A visit to Jingdezhen with Bo Gyllensvärd, in 1992

Sunday 6 September 1992
From Shanghai to Jingdezhen via Nanjing

It was time to leave Shanghai. We were boarding 'Train number 2' that was quite modern and was air-conditioned. It was actually a little bit of a disappointment. In the back of my mind I naturally had the stories told by innumerable adventures that had went to and traveled in China, by train. Very clear in my mind was in particular Orvar Karlbecks book Tsin Pu Tie Lu that even begins with him leaving Shanghai in June 1908 by train to go to Nanjing on the at that time, newly opened railroad.

I even have Nathaniel Wessen's own copy of that book, soft bound and almost worn out, in my bookshelf back home.

I looked out through the windows at the landscape that whizzed past. I wonder how much that life had actually changed for these rice farmers working their fields today as before, during the 80 years that had passed since Orvar Karlbeck traveled on these tracks.

Evening arrival in Nanjing

It was evening when we at 5:45 PM arrived in Nanjing, the 'Southern Capital' where so much had come to pass in the history of China. When you come from years of study and finally set foot on the real thing it can be pretty overwhelming in a way that other people can't really understand. To most people here and now Nanjing is the Republic period capital that was taken by the Japanese during absolutely horrible sufferings. But to me, this is also the capital of the first Ming emperor, the whole Yuan dynasty was ousted from China with this as a base. It is also the location of the near magical Porcelain Pagoda Bao'ensi or the Temple of Repaid Gratitude that was all but destroyed in mid 19th century, and here was also the home of world traveler and explorer, the 'admiral' Zheng He. It is a lot to think of and absorb.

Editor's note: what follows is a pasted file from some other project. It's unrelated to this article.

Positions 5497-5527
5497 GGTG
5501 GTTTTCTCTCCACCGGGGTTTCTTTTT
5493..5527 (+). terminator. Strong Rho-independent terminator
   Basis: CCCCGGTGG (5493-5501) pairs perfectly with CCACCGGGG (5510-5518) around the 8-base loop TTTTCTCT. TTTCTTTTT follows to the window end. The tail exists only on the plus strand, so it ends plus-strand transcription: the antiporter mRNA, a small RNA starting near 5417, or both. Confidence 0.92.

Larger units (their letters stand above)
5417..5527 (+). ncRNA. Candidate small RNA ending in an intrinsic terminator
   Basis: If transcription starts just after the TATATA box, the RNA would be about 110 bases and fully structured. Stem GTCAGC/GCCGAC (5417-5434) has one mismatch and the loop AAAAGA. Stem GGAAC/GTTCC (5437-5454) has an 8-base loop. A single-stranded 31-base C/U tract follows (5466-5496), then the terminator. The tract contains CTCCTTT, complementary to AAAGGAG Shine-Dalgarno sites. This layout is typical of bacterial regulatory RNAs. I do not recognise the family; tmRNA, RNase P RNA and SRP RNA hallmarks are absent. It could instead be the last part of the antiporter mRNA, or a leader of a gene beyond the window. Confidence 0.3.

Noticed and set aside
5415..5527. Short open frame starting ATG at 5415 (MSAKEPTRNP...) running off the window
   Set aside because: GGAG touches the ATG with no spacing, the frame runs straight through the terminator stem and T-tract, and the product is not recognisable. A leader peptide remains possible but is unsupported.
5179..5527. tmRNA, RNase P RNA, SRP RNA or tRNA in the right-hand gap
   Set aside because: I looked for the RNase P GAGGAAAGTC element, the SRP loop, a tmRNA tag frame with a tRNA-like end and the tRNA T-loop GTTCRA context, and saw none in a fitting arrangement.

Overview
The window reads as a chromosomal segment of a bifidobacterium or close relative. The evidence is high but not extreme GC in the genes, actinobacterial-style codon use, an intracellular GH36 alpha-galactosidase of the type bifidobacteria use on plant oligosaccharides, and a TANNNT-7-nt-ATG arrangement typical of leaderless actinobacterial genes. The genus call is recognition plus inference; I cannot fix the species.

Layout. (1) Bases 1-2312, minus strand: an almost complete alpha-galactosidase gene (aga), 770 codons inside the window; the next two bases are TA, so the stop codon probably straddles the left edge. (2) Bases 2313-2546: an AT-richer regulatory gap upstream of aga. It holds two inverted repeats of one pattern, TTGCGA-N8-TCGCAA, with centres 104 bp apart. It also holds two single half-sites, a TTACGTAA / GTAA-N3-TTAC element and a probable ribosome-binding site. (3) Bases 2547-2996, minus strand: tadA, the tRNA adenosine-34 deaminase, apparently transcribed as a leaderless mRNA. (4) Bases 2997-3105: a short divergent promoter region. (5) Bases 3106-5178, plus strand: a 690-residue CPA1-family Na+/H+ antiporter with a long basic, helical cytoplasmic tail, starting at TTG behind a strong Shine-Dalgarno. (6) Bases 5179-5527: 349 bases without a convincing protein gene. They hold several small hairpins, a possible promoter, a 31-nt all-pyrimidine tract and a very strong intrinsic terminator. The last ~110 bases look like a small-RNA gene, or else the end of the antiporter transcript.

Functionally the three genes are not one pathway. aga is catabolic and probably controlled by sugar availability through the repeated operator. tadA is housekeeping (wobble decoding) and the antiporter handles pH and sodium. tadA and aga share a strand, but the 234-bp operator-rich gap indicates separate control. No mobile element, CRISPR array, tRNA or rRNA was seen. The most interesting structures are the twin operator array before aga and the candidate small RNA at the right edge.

Xuanwu lake, Nanjing

Xuanwu lake, Nanjing 6 September 1992

Our connecting overnight train would not leave until late so basically we hired the guide that had come to meet us and his coach, to show us around in Nanjing. We saw some of the ancient Ming period city walls, the park with the five islands and a 'pay turtle' in plastic. The 'pay turtle' was a modern glass fiber contraption that was parked on a bridge at the Xuanwu Lake so that any tourist that didn't find the lake interesting enough could pose together with the plastic turtle to have their photos taken. The intention of the owner was that anyone wanting to pose with his turtle was to pay some for this. It took a little while before we got this figured out.

Lotus in the Xuanwu Lake, Nanjing

Lotus in the Xuanwu Lake, Nanjing.
Photo by Jan-Erik Nilsson, Nanjing, China, 6 September 1992.

On the practical side I am dragging along a camera equipment that weighs a ton and on top of that the driver is getting angry with us for tipping him too much. Well, you learn and you, well, learn.